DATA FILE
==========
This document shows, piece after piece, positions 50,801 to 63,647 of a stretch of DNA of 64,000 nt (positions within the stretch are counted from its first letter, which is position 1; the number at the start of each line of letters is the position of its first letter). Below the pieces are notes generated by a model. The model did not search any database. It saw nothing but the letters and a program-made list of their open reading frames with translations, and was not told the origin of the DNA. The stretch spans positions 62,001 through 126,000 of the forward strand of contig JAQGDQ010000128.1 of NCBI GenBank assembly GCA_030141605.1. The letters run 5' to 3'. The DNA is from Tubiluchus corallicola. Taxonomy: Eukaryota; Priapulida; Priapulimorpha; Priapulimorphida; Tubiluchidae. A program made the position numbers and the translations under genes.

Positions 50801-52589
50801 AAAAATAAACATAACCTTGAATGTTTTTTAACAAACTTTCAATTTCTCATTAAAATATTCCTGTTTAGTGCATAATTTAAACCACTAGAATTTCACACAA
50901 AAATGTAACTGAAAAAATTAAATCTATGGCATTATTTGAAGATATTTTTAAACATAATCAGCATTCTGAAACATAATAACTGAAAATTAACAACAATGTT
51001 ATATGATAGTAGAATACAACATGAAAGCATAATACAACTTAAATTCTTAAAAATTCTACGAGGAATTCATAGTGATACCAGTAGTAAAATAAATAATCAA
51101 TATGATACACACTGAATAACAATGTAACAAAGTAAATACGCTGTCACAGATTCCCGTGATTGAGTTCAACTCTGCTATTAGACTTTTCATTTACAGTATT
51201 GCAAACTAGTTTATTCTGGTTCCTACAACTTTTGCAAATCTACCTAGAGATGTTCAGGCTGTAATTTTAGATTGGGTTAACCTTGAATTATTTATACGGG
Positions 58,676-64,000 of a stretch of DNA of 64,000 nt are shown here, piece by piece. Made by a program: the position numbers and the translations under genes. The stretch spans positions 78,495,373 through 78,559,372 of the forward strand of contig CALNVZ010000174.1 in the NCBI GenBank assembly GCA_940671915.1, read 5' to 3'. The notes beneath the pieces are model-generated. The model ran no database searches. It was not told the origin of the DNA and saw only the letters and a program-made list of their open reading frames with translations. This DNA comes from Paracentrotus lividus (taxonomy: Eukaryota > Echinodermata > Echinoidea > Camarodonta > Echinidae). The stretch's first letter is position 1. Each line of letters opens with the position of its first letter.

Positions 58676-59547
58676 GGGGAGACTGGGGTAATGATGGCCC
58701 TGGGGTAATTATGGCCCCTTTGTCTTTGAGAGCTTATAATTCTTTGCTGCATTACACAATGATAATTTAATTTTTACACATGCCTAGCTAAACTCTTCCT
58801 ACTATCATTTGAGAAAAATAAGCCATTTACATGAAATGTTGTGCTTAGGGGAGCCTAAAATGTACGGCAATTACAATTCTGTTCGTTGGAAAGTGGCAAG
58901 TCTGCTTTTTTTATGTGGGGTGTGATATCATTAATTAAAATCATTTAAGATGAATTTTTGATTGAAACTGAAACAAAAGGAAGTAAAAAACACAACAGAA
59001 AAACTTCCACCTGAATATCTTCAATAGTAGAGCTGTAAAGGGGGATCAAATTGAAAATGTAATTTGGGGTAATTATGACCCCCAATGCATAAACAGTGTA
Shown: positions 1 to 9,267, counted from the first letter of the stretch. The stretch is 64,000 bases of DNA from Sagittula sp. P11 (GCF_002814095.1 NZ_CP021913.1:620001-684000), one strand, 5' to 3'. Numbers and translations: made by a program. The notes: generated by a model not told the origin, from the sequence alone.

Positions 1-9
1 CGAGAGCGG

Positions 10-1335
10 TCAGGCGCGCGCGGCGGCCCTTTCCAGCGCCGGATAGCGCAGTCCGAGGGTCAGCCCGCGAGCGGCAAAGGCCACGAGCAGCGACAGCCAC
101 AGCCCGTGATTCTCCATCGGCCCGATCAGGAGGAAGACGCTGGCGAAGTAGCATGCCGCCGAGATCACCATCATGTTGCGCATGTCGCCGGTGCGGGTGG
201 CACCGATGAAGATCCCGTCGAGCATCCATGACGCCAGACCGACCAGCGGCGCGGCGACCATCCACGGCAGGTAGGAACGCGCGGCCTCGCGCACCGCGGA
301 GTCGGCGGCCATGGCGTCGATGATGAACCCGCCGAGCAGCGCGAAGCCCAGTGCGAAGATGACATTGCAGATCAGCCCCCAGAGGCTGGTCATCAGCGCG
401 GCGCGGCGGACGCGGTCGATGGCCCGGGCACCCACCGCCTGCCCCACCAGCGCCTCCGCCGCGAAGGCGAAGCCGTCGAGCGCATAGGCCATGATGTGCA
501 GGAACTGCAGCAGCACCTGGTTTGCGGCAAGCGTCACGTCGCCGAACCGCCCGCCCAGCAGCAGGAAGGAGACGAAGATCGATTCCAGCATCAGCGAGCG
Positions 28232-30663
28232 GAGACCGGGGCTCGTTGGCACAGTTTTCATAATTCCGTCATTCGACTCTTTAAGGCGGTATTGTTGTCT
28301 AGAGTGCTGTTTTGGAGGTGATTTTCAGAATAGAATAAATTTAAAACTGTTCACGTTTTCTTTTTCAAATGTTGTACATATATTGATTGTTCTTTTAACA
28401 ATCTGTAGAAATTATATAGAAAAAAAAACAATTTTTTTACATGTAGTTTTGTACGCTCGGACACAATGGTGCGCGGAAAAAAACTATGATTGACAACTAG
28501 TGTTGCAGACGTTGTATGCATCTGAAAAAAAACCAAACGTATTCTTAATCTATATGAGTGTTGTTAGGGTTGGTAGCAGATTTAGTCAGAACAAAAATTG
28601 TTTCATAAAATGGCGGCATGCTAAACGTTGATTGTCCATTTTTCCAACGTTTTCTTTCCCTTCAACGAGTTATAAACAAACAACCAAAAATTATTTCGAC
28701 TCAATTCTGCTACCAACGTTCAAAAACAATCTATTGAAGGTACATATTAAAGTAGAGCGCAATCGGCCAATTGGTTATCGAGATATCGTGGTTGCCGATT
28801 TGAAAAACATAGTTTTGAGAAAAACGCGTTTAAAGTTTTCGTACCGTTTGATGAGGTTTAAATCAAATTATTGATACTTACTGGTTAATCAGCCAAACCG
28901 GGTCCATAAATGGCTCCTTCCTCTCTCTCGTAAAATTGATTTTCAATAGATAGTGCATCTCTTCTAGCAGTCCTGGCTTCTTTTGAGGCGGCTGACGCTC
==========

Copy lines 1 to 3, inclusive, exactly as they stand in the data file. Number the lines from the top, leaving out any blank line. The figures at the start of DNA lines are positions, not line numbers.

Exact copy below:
This document shows, piece after piece, positions 50,801 to 63,647 of a stretch of DNA of 64,000 nt (positions within the stretch are counted from its first letter, which is position 1; the number at the start of each line of letters is the position of its first letter). Below the pieces are notes generated by a model. The model did not search any database. It saw nothing but the letters and a program-made list of their open reading frames with translations, and was not told the origin of the DNA. The stretch spans positions 62,001 through 126,000 of the forward strand of contig JAQGDQ010000128.1 of NCBI GenBank assembly GCA_030141605.1. The letters run 5' to 3'. The DNA is from Tubiluchus corallicola. Taxonomy: Eukaryota; Priapulida; Priapulimorpha; Priapulimorphida; Tubiluchidae. A program made the position numbers and the translations under genes.

Positions 50801-52589
50801 AAAAATAAACATAACCTTGAATGTTTTTTAACAAACTTTCAATTTCTCATTAAAATATTCCTGTTTAGTGCATAATTTAAACCACTAGAATTTCACACAA